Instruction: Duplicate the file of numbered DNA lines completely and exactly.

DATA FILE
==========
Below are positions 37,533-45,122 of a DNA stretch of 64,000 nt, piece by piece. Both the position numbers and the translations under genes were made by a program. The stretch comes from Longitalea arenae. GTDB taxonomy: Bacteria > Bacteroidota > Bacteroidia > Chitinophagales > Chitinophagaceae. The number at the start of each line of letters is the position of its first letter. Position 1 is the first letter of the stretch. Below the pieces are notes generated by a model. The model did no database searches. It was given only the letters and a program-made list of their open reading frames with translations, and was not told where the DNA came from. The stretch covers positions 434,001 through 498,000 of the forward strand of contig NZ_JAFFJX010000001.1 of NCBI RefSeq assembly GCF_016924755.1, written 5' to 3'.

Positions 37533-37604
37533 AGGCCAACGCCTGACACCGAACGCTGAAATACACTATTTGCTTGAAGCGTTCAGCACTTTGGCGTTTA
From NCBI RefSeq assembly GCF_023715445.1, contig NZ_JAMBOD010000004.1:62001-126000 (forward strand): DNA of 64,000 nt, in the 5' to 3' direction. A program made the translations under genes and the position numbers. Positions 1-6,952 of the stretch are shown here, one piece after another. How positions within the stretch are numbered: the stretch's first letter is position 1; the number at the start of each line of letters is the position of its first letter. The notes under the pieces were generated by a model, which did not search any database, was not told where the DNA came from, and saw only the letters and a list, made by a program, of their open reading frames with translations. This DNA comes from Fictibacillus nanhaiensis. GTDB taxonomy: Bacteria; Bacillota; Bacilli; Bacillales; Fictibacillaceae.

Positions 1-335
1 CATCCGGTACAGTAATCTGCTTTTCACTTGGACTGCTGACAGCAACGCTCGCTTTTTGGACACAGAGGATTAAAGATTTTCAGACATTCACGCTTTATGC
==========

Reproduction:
Below are positions 37,533-45,122 of a DNA stretch of 64,000 nt, piece by piece. Both the position numbers and the translations under genes were made by a program. The stretch comes from Longitalea arenae. GTDB taxonomy: Bacteria > Bacteroidota > Bacteroidia > Chitinophagales > Chitinophagaceae. The number at the start of each line of letters is the position of its first letter. Position 1 is the first letter of the stretch. Below the pieces are notes generated by a model. The model did no database searches. It was given only the letters and a program-made list of their open reading frames with translations, and was not told where the DNA came from. The stretch covers positions 434,001 through 498,000 of the forward strand of contig NZ_JAFFJX010000001.1 of NCBI RefSeq assembly GCF_016924755.1, written 5' to 3'.

Positions 37533-37604
37533 AGGCCAACGCCTGACACCGAACGCTGAAATACACTATTTGCTTGAAGCGTTCAGCACTTTGGCGTTTA
From NCBI RefSeq assembly GCF_023715445.1, contig NZ_JAMBOD010000004.1:62001-126000 (forward strand): DNA of 64,000 nt, in the 5' to 3' direction. A program made the translations under genes and the position numbers. Positions 1-6,952 of the stretch are shown here, one piece after another. How positions within the stretch are numbered: the stretch's first letter is position 1; the number at the start of each line of letters is the position of its first letter. The notes under the pieces were generated by a model, which did not search any database, was not told where the DNA came from, and saw only the letters and a list, made by a program, of their open reading frames with translations. This DNA comes from Fictibacillus nanhaiensis. GTDB taxonomy: Bacteria; Bacillota; Bacilli; Bacillales; Fictibacillaceae.

Positions 1-335
1 CATCCGGTACAGTAATCTGCTTTTCACTTGGACTGCTGACAGCAACGCTCGCTTTTTGGACACAGAGGATTAAAGATTTTCAGACATTCACGCTTTATGC